⋅ BY MARY HIGHTOWER ⋅
U of A SYSTEM DIVISION OF AGRICULTURE
Declines in crop and overall livestock receipts and direct government payments add up to a nearly $1 billion decline in Arkansas net farm income for 2023 from the previous year, the Rural and Farm Finance Policy Analysis Center said.
The center, working with agricultural economists from the University of Arkansas System Division of Agriculture, said in its “Fall 2023 Arkansas Farm Income Outlook” that Arkansas’ farm income totaled $3.3 billion.
“Arkansas 2023 net farm income is projected to decrease from the record set in 2022,” said Hunter Biram, extension economist with the Division of Agriculture.
The report said that total farm receipts declined $1.4 billion — with farm-related receipts offsetting a $1.5 billion decline in crop and livestock receipts — while production expenses decreased by $3 million and direct government payments fell by $60 million.
The decline in corn receipts is attributed to lower crop prices received despite seeing a 20 percent increase in planted acreage relative to 2022. Corn prices fell 28 percent to $4.75 from $6.65. Biram said the decline “is largely attributed to higher national planted acreage and weaker cash prices received at grain elevators near the Mississippi River driven by record-low river levels.
“Soybean receipts fell 25 percent on lower planted acreage and lower crop prices,” he said. Cotton receipts fell 8 percent on lower planted acres despite relatively higher crop prices received compared to the 2022 harvest season, while rice receipts increased 11 percent on 330,000 more planted acres compared to 2022.”
Biram said government payments are expected to decline year-over-year from $460 million to $400 million due to Emergency Relief Program Phase 2 payments being $150 million less than ERP Phase 1 payments received in 2022.
“This is also despite Arkansas rice farmers receiving payments from the Rice Production Program, or RPP, which was authorized in the 2022 omnibus package,” Biram said.
Additionally, production expenses remained flat over 2022 despite key operating expenses such as seed, fertilizer, pesticides and fuel falling $177 million. Interest, labor, and rent to landlords increased by $143 million.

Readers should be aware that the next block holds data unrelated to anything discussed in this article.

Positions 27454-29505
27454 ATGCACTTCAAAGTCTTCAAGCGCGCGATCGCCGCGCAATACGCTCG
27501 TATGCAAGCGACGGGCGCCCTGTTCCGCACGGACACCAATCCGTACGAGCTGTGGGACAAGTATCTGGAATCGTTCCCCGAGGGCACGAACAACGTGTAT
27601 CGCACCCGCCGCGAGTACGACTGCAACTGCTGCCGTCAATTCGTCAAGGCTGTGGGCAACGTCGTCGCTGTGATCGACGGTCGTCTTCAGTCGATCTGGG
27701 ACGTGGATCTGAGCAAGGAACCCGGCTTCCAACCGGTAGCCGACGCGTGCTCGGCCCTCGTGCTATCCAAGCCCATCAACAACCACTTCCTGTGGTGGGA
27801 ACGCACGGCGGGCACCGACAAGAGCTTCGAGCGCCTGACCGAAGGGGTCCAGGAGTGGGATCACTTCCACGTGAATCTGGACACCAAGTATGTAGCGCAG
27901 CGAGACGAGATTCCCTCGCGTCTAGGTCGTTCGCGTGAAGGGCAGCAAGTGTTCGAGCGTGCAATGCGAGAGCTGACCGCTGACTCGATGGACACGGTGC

“This combination results in a 21 percent decrease in net farm income,” said Biram.
On the bright side
However, the good news is that “despite a decrease from 2022 to 2023, Arkansas net farm income is still above 2015-22 averages,” he said.
The report indicates that despite a decrease in 2023, Arkansas net farm income remains higher than levels seen in 2021. Arkansas is expected to see a 21 percent decline in net farm income, compared to a projected 23 percent decline in U.S. net farm income.
Other key findings from the report include:
- Planted area of the state’s top seven crops, plus hay harvested, grew to 7.2 million acres in 2023. Soybeans, the state’s top field crop by area, saw a decrease in 2023 planted acres. Crop receipts for 2023 decline a combined $600 million.
- Poultry and egg receipts decline a combined $1.1 billion in 2023, largely due to lower prices. Cattle receipts grow by $233 million, while hog receipts decline $9 million.
- Egg receipts decline on lower prices which reflects the industry recovering following Highly Pathogenic Avian Influenza outbreak that affected 44.43 million birds in commercial egg operations, which reflects approximately 14.5 percent of Jan. 1 layer inventories.
- Poultry production is 2.4 percent higher through August and the national composite broiler price is tracking 13.6 percent below 2022. Both lead to lower cash receipts in Arkansas.
- Cattle receipts are higher on cyclically high prices following three consecutive years of contraction in the industry.
- Fertilizer, feed and fuel expenses decrease by 0.03 percent in 2023, with a projected additional 6 percent decrease in 2024.
The fall 2023 farm income outlook is co-published by the University of Arkansas System Division of Agriculture and the RaFF at the University of Missouri, which provides objective policy analysis and informs decision-makers on issues affecting farm and rural finances. The center collaborates with a number of states to develop farm income projections with local expertise.
“Insights developed through our partnership with the University of Arkansas System Division of Agriculture help us better understand the uniqueness of farm income factors regionally,” said Scott Brown, interim director of RaFF. “State-level analyses like the Arkansas farm income report can help producers, policymakers and stakeholders alike be equipped with information to make sound decisions that impact agriculture.”
See the full report and data tables.